Amylase inhibitors, also known as starch blockers, contain substances that prevent dietary starches from being absorbed by the body via inhibiting breakdown of complex sugars to simpler ones. In this sense, these materials are projected as having potential applications in diabetes control. In this context, we report on zinc oxide nanoparticles as possible alpha-amylase inhibitors. Zinc oxide nanoparticles have been synthesized using soft-chemistry approach and 1-thioglycerol was used as a surfactant to yield polycrystalline nanoparticles of size ˜18 nm, stabilized in wurtzite structure. Conjugation study and structural characterization have been done using x-ray diffraction technique, Fourier transform infrared spectroscopy, UV-visible spectroscopy, and transmission electron microscopy. Cytotoxicity studies on human fibrosarcoma (HT-1080) and skin carcinoma (A-431) cell lines as well as mouse primary fibroblast cells demonstrate that up to a dose of 20 μg/ml, ZnO nanoparticles are nontoxic to the cells. We report for the first time the alpha-amylase inhibitory activity of ZnO nanoparticles wherein an optimum dose of 20 μg/ml was sufficient to exhibit 49% glucose inhibition at neutral pH and 35 °C temperature. This inhibitory activity was similar to that obtained with acarbose (a standard alpha-amylase inhibitor), thereby projecting ZnO nanoparticles as novel alpha-amylase inhibitors.

  8. Schizophrenia and the alpha7 nicotinic acetylcholine receptor. (United States)

    Martin, Laura F; Freedman, Robert


    In addition to the devastating symptoms of psychosis, many people with schizophrenia also suffer from cognitive impairment. These cognitive symptoms lead to marked dysfunction and can impact employability, treatment adherence, and social skills. Deficits in P50 auditory gating are associated with attentional impairment and may contribute to cognitive symptoms and perceptual disturbances. This nicotinic cholinergic-mediated inhibitory process represents a potential new target for therapeutic intervention in schizophrenia. This chapter will review evidence implicating the nicotinic cholinergic, and specifically, the alpha7 nicotinic receptor system in the pathology of schizophrenia. Impaired auditory sensory gating has been linked to the alpha7 nicotinic receptor gene on the chromosome 15q14 locus. A majority of persons with schizophrenia are heavy smokers. Although nicotine can acutely reverse diminished auditory sensory gating in people with schizophrenia, this effect is lost on a chronic basis due to receptor desensitization. The alpha7 nicotinic agonist 3-(2,4 dimethoxy)benzylidene-anabaseine (DMXBA) can also enhance auditory sensory gating in animal models. DMXBA is well tolerated in humans and a new study in persons with schizophrenia has found that DMXBA enhances both P50 auditory gating and cognition. alpha7 Nicotinic acetylcholine receptor agonists appear to be viable candidates for the treatment of cognitive disturbances in schizophrenia.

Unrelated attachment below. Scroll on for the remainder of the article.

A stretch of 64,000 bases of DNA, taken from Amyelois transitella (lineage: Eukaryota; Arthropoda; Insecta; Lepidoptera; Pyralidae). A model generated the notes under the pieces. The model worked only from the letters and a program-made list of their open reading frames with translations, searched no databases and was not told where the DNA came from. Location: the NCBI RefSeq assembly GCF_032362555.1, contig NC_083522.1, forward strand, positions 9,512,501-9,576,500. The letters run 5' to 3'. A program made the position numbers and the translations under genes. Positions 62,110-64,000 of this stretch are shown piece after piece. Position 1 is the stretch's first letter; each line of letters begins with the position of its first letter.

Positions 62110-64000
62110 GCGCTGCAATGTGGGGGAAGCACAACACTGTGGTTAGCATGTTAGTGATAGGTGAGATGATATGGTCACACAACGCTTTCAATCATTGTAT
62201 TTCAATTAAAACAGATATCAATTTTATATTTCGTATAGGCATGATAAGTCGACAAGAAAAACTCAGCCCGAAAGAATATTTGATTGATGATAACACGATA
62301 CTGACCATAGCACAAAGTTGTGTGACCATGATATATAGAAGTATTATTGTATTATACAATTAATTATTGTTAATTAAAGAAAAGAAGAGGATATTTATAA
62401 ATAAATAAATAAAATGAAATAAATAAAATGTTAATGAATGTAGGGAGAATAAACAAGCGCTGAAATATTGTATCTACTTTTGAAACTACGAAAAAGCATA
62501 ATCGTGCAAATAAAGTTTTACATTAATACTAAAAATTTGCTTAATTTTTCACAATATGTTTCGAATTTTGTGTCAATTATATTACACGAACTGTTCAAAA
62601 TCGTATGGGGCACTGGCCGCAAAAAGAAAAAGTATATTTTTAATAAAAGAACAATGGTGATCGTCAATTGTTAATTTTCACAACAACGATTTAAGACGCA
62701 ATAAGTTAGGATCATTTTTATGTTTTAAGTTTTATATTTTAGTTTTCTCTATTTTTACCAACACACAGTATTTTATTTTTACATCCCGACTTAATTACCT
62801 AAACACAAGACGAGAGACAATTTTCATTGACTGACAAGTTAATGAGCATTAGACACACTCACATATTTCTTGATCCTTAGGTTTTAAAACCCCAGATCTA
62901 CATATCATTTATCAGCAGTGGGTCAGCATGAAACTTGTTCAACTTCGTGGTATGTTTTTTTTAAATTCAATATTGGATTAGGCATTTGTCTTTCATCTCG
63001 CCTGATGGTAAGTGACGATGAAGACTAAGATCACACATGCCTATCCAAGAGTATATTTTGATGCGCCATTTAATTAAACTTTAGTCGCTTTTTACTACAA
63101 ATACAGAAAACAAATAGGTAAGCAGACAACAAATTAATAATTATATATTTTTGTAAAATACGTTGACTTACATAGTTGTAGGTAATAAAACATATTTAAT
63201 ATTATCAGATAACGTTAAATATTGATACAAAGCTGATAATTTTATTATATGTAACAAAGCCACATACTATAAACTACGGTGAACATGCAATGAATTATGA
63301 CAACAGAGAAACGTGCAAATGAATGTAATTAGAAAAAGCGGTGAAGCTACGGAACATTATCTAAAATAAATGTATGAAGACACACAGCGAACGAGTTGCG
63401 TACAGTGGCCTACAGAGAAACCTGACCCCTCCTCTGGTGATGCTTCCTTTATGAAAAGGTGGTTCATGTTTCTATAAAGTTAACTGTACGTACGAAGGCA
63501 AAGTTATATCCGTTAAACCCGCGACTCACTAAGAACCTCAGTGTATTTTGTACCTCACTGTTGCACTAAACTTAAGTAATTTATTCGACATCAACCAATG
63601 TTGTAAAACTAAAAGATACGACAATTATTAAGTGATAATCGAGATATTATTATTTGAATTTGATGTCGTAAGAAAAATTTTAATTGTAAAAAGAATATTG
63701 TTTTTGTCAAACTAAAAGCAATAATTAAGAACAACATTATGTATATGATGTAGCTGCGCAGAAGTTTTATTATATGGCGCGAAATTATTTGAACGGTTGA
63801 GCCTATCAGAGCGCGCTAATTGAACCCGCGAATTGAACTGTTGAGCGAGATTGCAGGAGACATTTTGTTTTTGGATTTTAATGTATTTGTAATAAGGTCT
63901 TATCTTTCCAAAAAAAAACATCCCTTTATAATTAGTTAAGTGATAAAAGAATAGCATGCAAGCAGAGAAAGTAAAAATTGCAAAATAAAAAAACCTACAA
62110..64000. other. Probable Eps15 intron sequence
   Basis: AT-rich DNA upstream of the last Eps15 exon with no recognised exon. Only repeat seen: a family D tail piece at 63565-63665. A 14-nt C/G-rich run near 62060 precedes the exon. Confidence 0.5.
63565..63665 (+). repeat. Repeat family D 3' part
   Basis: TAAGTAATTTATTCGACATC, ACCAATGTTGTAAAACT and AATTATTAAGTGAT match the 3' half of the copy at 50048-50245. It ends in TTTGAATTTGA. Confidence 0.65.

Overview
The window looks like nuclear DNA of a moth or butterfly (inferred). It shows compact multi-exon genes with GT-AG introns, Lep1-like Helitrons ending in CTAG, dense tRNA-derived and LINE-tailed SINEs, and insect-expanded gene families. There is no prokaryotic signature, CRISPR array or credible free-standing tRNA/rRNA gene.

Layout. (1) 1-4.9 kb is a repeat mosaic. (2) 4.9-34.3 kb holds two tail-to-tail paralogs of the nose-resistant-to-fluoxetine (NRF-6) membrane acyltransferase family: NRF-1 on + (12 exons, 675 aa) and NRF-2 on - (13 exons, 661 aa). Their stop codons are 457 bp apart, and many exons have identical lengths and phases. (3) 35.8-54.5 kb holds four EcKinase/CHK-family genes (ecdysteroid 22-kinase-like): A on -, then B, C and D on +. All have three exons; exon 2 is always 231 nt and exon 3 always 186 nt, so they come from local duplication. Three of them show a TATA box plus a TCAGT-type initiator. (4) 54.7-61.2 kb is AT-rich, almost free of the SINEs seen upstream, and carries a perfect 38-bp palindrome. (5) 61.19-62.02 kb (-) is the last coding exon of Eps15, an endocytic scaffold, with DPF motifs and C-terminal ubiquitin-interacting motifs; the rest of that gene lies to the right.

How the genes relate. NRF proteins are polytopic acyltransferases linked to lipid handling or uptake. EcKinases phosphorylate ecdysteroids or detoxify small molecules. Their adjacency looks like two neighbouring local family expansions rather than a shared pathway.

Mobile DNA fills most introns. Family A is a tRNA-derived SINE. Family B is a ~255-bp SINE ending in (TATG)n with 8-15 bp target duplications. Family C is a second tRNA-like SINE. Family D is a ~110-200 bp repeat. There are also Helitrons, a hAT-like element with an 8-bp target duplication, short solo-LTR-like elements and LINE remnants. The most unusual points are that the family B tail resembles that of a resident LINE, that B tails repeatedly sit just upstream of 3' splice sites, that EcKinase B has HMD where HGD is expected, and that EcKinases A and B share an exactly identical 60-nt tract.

9. Alpha phase determines successful lexical decision in noise. (United States)

    Strauß, Antje; Henry, Molly J; Scharinger, Mathias; Obleser, Jonas


    Psychophysical target detection has been shown to be modulated by slow oscillatory brain phase. However, thus far, only low-level sensory stimuli have been used as targets. The current human electroencephalography (EEG) study examined the influence of neural oscillatory phase on a lexical-decision task performed for stimuli embedded in noise. Neural phase angles were compared for correct versus incorrect lexical decisions using a phase bifurcation index (BI), which quantifies differences in mean phase angles and phase concentrations between correct and incorrect trials. Neural phase angles in the alpha frequency range (8-12 Hz) over right anterior sensors were approximately antiphase in a prestimulus time window, and thus successfully distinguished between correct and incorrect lexical decisions. Moreover, alpha-band oscillations were again approximately antiphase across participants for correct versus incorrect trials during a later peristimulus time window (∼500 ms) at left-central electrodes. Strikingly, lexical decision accuracy was not predicted by either event-related potentials (ERPs) or oscillatory power measures. We suggest that correct lexical decisions depend both on successful sensory processing, which is made possible by the alignment of stimulus onset with an optimal alpha phase, as well as integration and weighting of decisional information, which is coupled to alpha phase immediately following the critical manipulation that differentiated words from pseudowords. The current study constitutes a first step toward characterizing the role of dynamic oscillatory brain states for higher cognitive functions, such as spoken word recognition.